Some directing news for y’all courtesy of Deadline, who have word on three intriguing but embryonic projects. We reported way back in October that various people were trying to get different projects based on the life of escapologist Harry Houdini off the ground, but doing so is proving harder than getting out of a tank of water while shackled (you know, for someone who isn’t Houdini). Disappointingly, Joe Wright is no longer being linked to Summit Entertainment‘s project, which features a script based on the book “The Secret Life of Houdini: The Making of America’s First Superhero.” Word now is focusing on Dean Parisot, chiefly a comedy and TV director but also maker of the upcoming “Red 2”, the kind of kinetic, lighthearted action that the Houdini flick is likely to aim for (taking its cure from the huge success of Guy Ritchie‘s “Sherlock Holmes”). Could be interesting?
Deadline also brings news of a new thriller project to be directed by one Rupert Sanders, mainly famous for directing “Snow White and the Huntsman” and getting involved with its star, Kristen Stewart, causing Tumblr to shatter into a billion distraught pieces. Anyhow, now that we’re all ready to move on, Sanders has announced that he’ll be directing an adaptation of the forthcoming Frederick Forsyth thriller “The Kill List” (not to be confused with recent amazing British horror flick “Kill List”). Sanders says it’s a (somewhat familiar, after last year’s Oscars?) tale of the psychological interplay of “‘the hunter’ – a US Special Forces Tracker and ‘the hunted’ an extreme fundamentalist terrorist.” Mirror, mirror, on the wall, where’s the baddest terrorist of them all?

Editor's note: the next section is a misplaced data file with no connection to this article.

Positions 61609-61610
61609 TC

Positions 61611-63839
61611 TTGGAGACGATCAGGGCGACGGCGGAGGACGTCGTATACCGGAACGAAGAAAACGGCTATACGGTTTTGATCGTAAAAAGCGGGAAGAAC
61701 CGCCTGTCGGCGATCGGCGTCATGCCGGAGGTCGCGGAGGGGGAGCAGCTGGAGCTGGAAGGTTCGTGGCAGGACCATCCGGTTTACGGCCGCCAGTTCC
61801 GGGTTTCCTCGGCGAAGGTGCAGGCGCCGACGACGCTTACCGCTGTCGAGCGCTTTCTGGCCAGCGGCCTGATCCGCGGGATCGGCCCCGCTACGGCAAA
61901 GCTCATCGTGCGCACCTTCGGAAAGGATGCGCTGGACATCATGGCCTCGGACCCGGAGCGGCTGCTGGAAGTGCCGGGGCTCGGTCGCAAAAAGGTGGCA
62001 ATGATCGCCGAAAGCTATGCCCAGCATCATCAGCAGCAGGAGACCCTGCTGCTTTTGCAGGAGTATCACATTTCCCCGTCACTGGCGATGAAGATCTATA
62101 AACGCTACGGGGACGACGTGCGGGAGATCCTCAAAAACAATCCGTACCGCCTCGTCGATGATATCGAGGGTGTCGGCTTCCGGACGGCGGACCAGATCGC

Finally, there’s a new project for Baltasar Kormakur, the Icelandic director of “Contraband” and the forthcoming Denzel Washington/Mark Wahlberg action comedy “2 Guns,” as well as a number of excellent flicks in his native land. His new as-yet-untitled film will draw on the true story of criminals released by corrupt politicians in return for carrying out contract killers, a scandal that also inspired the recent Philippine film “On The Job,” though Kormakur’s pic won’t be a direct remake. Kormakur’s American flicks have been pretty conventional, but in Icelandic pieces like “Jar City” he’s shown a sense for corruption and grime that would serve this concept well.